Say Goodbye to Gonzo He’s electric. He’s fiery. He has one of the most wickedly delicious forehands that you’ve ever seen. I’m talking about Fernando Gonzalez, one of the wild boys from an era gone by, a time when the tennis culture was a little less refined, when the passion was a little more palpable, when players wore their emotions on their sleeves instead of keeping them locked up beneath their sponsorship logo-adorned tennis attire. After a tennis career that has spanned three decades, the 31-year-old Chilean icon has elected to call it quits in Miami, a place where he’s always been appreciated by the hordes of Latino fans that flock to the event each year. Gonzalez, who had hip surgery in 2010 and has been injuryriddled since, isn‘t sure what he‘ll do next. “It’s difficult because I have not done anything else in my life,” Gonzalez told the Sony Ericsson Open. “I like to compete. Now, [I] have to take the time and fight to [find] something that will refill that place.”
A Look at the Draws
by Chris Oddo
To repeat as champion in Miami, Djokovic will have to get through a quarter that is stacked with talent. The Serb could end up meeting Marcos Baghdatis in the second round and compatriot Viktor Troicki in the third round. That’s no easy task by itself, but an even bigger challenge will come later for Djokovic, when he could face either Juan Martin Del Potro or David Ferrer in the quarterfinals. A fun floater to watch in this section will be the wildly talented but depressingly inconsistent Bernard Tomic. On paper it looks good for Djokovic. He’s the world No. 1 and he hasn’t slipped much from his unbeatable form of 2011. But all that tough competition in the muggy Miami heat will test Djokovic’s fitness. Does he want it as bad as he did last year?
1st-rounder to watch: Sergiy Stahovsky vs. Bernard Tomic
Pick: Djokovic Federer’s Quarter
If Federer continues his fine form he should be a shoe-in to make the semifinals, but there are a lot of Americans—both young and old—in his quarter who will be more than happy to jump in should Federer slip up. The Swiss Maestro could face 19-year-old Ryan Harrison in the second round, Andy Roddick in the third round, and Mardy Fish in the quarters. Gael Monfils, Juan Monaco, Fernando Verdasco, and Kevin Anderson are also in Federer’s quarter, but it’s just too hard to imagine any of these names giving Federer trouble the way he is prowling the baseline of late.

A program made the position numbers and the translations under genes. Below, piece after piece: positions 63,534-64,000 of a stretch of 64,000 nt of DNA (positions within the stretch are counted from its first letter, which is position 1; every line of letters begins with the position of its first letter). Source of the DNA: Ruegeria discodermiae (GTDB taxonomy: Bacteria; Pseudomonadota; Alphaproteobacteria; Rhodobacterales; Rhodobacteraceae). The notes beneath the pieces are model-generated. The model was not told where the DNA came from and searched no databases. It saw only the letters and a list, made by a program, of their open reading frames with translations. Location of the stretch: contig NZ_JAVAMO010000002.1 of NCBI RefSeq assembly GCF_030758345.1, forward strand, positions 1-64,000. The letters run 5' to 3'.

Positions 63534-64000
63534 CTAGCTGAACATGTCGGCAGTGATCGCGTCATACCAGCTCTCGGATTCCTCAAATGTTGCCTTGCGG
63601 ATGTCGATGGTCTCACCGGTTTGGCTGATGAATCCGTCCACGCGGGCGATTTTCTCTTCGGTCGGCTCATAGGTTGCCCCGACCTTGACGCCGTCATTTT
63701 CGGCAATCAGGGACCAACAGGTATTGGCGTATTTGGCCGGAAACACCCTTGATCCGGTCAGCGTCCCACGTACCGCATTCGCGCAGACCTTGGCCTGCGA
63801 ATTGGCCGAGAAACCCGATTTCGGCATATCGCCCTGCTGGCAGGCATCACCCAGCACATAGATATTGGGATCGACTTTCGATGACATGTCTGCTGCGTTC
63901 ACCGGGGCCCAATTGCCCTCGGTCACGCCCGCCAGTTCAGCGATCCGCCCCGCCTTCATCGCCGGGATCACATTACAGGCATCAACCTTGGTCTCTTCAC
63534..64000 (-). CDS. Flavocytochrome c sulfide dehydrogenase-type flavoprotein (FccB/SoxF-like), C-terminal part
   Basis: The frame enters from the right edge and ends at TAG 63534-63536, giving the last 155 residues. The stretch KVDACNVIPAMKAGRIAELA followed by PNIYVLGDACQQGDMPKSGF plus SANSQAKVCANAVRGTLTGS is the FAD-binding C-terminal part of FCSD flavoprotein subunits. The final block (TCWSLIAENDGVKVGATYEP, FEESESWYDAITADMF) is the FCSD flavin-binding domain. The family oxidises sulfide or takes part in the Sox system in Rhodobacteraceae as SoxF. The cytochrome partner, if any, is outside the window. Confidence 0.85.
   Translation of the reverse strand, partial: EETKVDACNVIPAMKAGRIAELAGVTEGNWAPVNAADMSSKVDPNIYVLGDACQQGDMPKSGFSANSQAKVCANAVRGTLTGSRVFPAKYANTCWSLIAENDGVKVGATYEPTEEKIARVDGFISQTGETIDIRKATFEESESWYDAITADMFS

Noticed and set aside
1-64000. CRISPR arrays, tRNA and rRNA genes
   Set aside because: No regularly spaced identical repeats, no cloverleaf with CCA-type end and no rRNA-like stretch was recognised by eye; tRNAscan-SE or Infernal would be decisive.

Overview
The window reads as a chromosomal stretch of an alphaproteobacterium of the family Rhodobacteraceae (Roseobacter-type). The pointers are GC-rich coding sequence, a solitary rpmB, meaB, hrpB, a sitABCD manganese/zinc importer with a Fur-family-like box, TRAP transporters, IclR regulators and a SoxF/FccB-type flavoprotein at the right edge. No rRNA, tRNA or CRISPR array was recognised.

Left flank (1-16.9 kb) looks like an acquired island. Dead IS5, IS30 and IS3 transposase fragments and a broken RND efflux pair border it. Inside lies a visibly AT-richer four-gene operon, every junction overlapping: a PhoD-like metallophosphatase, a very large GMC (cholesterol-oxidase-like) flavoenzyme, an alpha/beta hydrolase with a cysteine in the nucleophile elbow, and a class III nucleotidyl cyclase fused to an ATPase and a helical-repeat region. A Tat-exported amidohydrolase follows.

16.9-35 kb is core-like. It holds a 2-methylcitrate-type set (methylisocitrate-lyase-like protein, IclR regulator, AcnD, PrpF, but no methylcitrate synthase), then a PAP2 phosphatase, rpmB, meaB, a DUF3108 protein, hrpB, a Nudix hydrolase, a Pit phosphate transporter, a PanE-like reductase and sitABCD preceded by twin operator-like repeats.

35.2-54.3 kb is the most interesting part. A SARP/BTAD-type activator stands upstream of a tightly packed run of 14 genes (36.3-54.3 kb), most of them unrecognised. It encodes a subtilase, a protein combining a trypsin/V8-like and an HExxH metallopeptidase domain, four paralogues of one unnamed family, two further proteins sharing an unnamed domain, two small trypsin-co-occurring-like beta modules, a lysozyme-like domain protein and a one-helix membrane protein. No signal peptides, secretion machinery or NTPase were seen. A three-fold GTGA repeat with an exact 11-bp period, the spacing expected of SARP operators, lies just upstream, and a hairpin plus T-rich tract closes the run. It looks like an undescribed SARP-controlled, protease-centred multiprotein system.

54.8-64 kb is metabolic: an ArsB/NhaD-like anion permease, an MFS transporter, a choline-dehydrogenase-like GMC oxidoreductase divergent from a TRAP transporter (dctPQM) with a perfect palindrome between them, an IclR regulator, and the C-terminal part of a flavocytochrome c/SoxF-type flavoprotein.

1st-rounder to watch: Ryan Harrison vs. Potito Starace
Miami is one of the few Masters events that 10-time Grand Slam Champion (and holder of 19 overall Masters titles) has never won. That could change next week. While the loss to Federer may have been disappointing, it also served as a reminder to Nadal that he can get blown off the court by anyone when he doesn’t play his trademark aggressive tennis and dictate as early and often as is possible. Nadal forgot to impose himself on Federer last week, instead opting to play it safe and wait for opportunities to present themselves, and he paid dearly for it. Nadal will face stiff competition from the likes of Jo-Wilfried Tsonga, John Isner and Kei Nishikori in his quarter, and he could be challenged by a possible second-round tilt with the very feisty up-and-coming Columbian, Santiago Giraldo. But in the end, if Rafa plays his aggressive, swashbuckling brand of tennis, he should advance to the semifinals.
1st-rounder to watch: Nikolay Davydenko vs. James Blake
Pick: Nadal Murray’s Quarter
Murray has been conspicuously absent from the later rounds of this event ever since he won the title in 2009, and he’s got a lot to prove after bowing out in the second round at Indian Wells in straight sets too. What better time than now? With coach Ivan Lendl at his side for the first time since Australia, Murray will give us all a chance to find out if the Lendl effect is for real. We’ll find out quickly, as Murray is slated to face hard-serving Canadian Milos Raonic in round three. Also lurking in this section are Tomas Berdych, Janko Tipsarevic, Gilles Simon, and Jurgen Melzer. Of these four, Berdych is probably the most serious threat to go through. The other threat to Murray being Murray himself, of course.
1st-rounder to watch: Fernando Gonzalez vs. Nicolas Mahut
Pick: Murray 14
Semis: Federer over Djokovic, Nadal over Murray Finals: Nadal over Federer
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by Erik Gudris
Will Azarenka Woo Miami Once Again?
Even after Victoria Azarenka won the Sony Ericsson Open for a second time last year, very few would have predicted it would be the start to Azarenka’s rapid rise to the No. 1 ranking. Now as she returns to Miami to defend her title and keep her perfect win streak going, the question may not be will Azarenka reach the final again, but instead does anyone have a real chance at stopping her from going 29-0?